UBC Home Page -
UBC Home Page -
UBC Home Page UBC Home Page -
News Events Directories Search UBC myUBC Login
- -
UBC Public Affairs
UBC Reports
UBC Reports Extras
Goal / Circulation / Deadlines
Letters to the Editor & Opinion Pieces / Feedback
UBC Reports Archives
Media Releases
Services for Media
Services for the Community
Services for UBC Faculty & Staff
Find UBC Experts
Search Site

UBC Reports | Vol. 47 | No. 20 | December 13, 2001

Enzyme yields clue for aids treatments

Research team uncovers trigger that impedes work of body's natural immune defense system

UBC researchers have discovered an enzyme that increases the rate of human immunodeficiency virus (HIV) infection of cells -- a finding that may lead to new AIDS therapies.

Faculty of Dentistry Prof. Christopher Overall and an interdisciplinary research team discovered that the enzyme gelatinase cuts in two the protein called Stromal Cell-Derived Factor (SDF) that normally works to slow the AIDS virus by binding to cells.

"SDF is like a traffic signal. It has many roles in the body such as directing certain white blood cells such as stem cells to stay in bone marrow," says Overall.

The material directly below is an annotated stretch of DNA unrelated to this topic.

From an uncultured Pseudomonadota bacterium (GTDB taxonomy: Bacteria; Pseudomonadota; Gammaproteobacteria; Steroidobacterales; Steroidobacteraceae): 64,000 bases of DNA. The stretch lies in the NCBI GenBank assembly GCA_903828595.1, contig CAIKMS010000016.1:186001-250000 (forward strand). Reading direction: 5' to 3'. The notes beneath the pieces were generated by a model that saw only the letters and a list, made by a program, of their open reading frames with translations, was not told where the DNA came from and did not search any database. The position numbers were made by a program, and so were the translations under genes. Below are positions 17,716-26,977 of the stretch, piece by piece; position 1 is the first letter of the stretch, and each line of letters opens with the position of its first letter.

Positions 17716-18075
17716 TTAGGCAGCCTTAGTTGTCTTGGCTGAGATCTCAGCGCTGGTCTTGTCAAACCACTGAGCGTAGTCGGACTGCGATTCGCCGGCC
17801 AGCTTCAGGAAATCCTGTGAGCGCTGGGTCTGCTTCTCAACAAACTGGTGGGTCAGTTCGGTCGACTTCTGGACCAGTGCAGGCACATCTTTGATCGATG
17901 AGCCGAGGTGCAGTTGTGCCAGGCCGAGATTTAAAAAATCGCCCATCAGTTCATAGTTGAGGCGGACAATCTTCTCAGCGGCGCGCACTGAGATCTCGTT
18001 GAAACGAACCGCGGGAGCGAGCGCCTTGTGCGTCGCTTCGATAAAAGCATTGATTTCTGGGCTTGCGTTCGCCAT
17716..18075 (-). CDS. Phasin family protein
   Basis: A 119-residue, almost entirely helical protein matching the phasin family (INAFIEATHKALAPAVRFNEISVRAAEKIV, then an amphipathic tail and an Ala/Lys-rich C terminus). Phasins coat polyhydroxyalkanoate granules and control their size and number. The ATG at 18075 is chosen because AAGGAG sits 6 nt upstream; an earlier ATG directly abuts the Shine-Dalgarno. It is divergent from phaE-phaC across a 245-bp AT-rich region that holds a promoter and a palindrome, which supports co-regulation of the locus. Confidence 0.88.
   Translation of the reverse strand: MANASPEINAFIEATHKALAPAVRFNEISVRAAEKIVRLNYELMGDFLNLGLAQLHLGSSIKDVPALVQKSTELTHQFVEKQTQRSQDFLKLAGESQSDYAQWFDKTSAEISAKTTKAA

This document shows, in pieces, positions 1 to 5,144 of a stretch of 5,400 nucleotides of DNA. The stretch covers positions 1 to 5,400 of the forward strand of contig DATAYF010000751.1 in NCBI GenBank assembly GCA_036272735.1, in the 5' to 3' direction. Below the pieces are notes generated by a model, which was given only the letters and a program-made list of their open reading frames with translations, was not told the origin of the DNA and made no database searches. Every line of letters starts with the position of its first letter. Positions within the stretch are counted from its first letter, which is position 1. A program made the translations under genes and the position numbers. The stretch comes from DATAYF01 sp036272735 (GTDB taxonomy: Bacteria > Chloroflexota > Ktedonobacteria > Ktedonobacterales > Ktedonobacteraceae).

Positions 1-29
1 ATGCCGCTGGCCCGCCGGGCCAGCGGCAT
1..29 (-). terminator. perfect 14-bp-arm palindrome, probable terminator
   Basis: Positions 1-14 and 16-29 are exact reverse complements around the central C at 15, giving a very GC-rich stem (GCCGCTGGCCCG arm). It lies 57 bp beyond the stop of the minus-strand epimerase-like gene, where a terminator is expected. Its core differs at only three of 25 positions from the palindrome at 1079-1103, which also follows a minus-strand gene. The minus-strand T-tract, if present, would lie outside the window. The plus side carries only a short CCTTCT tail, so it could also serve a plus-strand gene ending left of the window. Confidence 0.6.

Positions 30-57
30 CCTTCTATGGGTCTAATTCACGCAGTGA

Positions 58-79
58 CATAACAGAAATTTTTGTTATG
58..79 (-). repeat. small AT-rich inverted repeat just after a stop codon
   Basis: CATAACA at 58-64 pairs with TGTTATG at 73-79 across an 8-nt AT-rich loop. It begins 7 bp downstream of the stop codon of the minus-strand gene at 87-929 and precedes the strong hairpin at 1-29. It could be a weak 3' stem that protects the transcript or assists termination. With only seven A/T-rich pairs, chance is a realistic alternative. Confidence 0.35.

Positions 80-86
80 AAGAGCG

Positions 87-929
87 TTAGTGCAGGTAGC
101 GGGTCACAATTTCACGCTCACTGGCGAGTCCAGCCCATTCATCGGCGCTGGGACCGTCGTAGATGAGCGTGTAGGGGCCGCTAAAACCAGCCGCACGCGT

The HIV virus stimulates cells to produce gelatinase in excessive amounts, a process that Overall describes as "making an end-run around one of the body's natural roadblocks to infection."

"We're now trying to determine if drugs that block gelatinase can be used to boost treatments such as protease inhibitor cocktails to slow the progression of AIDS," he says.

In the mid-1990's, scientists discovered that the cell receptor that the AIDS virus uses to adhere to cells was a protein. This is a good example of how viruses can hijack normal body proteins to cause disease, says Overall.

Several anti-gelatinase drugs that tested relatively unsuccessfully as a cancer therapy may now have potential in treating AIDS, he adds.

Overall, a Canada Research Chair in Metalloproteinase Biology, says that considerable further work is needed to determine if such drugs can be effective and safe in treating AIDS patients.

"The exciting part of this discovery is that now we know that the body can be triggered to remove normal protective effects of SDF under certain circumstances," says Overall. "Now we can target these triggers as a possible avenue of treatment."

The discovery was reported last month in the Journal of Biological Chemistry. It builds on the work of research team member UBC Biochemistry Prof. Ian Clark-Lewis who reported in 1996 that synthetic variants of SDF lost their HIV-blocking ability.

Other team members include Prof. Chris Power of the University of Calgary and UBC alumnus Angus McQuibban who was part of a similar research project Overall led last year.

It found that gelatinase cut a similar protein called MCP-3 to help block inflammation such as arthritis. The widely publicized work led to several patents.


Last reviewed 22-Sep-2006

to top | UBC.ca » UBC Public Affairs

UBC Public Affairs
310 - 6251 Cecil Green Park Road, Vancouver, BC Canada V6T 1Z1
tel 604.822.3131 | fax 604.822.2684 | e-mail public.affairs@ubc.ca

© Copyright The University of British Columbia, all rights reserved.